Expert historian on Mayo
Sister Generose is one of Mayo’s most well-versed historians, with a focus on the role of the Sisters. She related how Mother Alfred Moes and the Sisters of Saint Francis raised the money to build the first Saint Marys Hospital after the 1883 tornado, which devastated Rochester and made it clear that a hospital was needed. Dr. William Worrall Mayo had agreed to work there if they raised enough money.
The facility that opened Sept. 30, 1889, was cutting edge for its time, with windows to allow fresh-air breezes to make the rooms aseptic, Sister Generose said. There were high ceilings with fresh-air ducts.
"Honestly, Saint Marys is the beginning of Mayo," Sister Generose said. "If the doctors had never had an operating room to operate in, they’d never have had a Mayo Clinic."
The hospital mortality rate of 2.1 percent was unheard of at that time, she said. It was that low because of aseptic technique brought from Europe to Saint Marys.
Within eight years, patients were coming from eight states because so many people had heard about the success of Mayo Clinic. About every five years, beds had to be added.
"My own dad was a patient in 1899," Sister Generose said. "He was 7 years old, got his foot caught in a mower."
The local doctor told her grandfather to take her father to Rochester.
"So Grandpa put Dad and Grandma on the train and sent them to Rochester, and Dr. Will treated my dad," she said.
Sister Generose has seen much change in medicine and Saint Marys, as technology has allowed wondrous treatments.
Faith makes a difference
Other things haven’t changed.
The continued presence of the Sisters, including Sister Generose, helps "instill that sense of that value of caring for all patients," Frederick said.
"Sometimes I think we forget to thank them for all they continue to do," Frederick said.
There is a difference between caring for the sick "and doing it as Jesus did," Sister Generose said.
"Faith is a gift from God, and we have to nurture that faith in order not to lose it," she said. "Life is a mystery. We can never understand it."
When she’s not helping the hospital, Sister Generose raises cucumbers, squash and tomatoes in her garden.
Sister Generose is also a diehard Minnesota Twins and Minnesota Vikings fan, often listening to the Twins on the radio.
"She can tell you more than you’d ever care to know" about the teams, Sister Tighe said.
The Generose Building, according to MayoClinc.org, was named for her in 1993. It "consolidates mental health care services for adults, adolescents and children."
"That must be quite a feeling, because most buildings are named after you die," Sister Connelly said. "But this one is named while she is living. I’m sure she’s proud of that. But you know it’s probably very humbling, too."
Sister Generose is approachable. She often spends a few moments with patients and visitors. That’s the kind of attention she loves — close, personal opportunities to share in the way Jesus shared.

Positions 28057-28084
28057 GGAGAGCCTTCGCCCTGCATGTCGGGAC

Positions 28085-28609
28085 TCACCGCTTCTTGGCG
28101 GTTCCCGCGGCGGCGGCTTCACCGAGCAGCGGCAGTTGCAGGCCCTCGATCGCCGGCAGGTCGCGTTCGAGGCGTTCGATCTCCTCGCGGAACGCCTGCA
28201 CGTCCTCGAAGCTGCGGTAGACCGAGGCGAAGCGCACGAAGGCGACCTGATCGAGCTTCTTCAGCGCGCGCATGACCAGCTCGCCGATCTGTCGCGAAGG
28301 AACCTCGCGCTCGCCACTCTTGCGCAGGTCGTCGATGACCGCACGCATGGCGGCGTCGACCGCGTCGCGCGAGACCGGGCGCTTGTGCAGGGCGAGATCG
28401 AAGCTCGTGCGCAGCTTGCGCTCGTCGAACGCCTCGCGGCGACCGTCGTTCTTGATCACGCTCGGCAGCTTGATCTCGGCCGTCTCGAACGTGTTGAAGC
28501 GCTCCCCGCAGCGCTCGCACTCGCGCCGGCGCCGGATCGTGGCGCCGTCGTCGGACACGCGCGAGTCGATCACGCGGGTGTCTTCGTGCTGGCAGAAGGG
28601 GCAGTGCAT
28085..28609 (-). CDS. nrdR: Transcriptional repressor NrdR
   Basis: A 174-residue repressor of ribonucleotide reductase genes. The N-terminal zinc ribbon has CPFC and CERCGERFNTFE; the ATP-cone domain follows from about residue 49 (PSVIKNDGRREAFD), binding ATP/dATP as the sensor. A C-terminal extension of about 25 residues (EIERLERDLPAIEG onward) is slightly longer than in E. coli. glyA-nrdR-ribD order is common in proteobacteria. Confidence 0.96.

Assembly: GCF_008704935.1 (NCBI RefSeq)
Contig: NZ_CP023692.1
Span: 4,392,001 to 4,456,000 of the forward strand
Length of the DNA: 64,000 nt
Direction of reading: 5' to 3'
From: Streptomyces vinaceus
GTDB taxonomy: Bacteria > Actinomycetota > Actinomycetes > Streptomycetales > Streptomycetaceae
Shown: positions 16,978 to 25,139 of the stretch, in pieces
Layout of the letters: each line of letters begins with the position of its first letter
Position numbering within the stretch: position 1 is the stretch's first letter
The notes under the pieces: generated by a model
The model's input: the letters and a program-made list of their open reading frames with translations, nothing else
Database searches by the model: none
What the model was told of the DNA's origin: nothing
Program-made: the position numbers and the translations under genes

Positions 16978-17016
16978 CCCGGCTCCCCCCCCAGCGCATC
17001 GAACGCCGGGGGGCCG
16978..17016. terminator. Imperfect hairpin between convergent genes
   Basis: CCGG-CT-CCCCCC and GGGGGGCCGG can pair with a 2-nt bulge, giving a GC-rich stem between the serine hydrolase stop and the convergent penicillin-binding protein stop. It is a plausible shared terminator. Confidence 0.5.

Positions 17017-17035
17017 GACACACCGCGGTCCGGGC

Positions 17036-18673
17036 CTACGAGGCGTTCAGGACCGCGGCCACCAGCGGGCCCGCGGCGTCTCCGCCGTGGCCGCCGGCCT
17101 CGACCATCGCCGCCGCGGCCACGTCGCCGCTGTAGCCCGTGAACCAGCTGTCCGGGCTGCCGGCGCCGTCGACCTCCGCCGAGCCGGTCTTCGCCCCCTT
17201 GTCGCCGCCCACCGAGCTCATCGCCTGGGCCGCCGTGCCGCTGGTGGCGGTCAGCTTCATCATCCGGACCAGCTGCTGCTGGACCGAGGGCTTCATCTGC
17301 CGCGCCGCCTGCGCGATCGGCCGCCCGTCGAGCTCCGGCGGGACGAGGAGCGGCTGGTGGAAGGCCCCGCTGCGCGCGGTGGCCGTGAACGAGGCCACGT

The future of Saint Marys
Sister Generose said she expects ethical questions to increasingly confront medical workers.
"With all the things we can do technologically, the question is, should we do them?" she said.
She hopes Saint Marys will "continue the healing mission of Jesus, as Jesus healed. That’s how we started, and that is how we will continue, using all the advances of science and technology to provide the best patient care."
Said Frederick, "I think the sisters … have set the groundwork for those values, and I believe Mayo, as a whole, holds those values today. And I think those values are kind of the foundation for our future."
What’s your favorite flavor of jelly made by Sister Generose?
"I think I like strawberry or raspberry, either one." — Sister Lauren Weinandt.
"She won’t like me saying this, but she knows it’s rhubarb cherry." — Lynn Frederick, administrator of Saint Marys Hospital
"I like strawberry or orange marmalade." — Sister Moira Tighe. "The pickles are very good."
Sister Generose Gervais gives away copies of her favorite prayer.
Prayer of Saint Francis of Assisi
Lord make me an instrument of Your peace. Where there is hatred, let me sow love; where there is injury, pardon; where there is doubt, faith; where there is despair, hope; where there is darkness, light; and where there is sadness, joy.
O, Divine Master, grant that I may not so much seek to be consoled as to console; to be understood as to understand; to be loved as to love; for it is in giving that we receive; it is in pardoning that we are pardoned; and it is in dying that we are born to eternal life.
For information about Sister Generose, Saint Marys Hospital and the hospital’s history, go to www.postbulletin.com/weblinks.
Saint Marys Hospital
Tornado and the hospital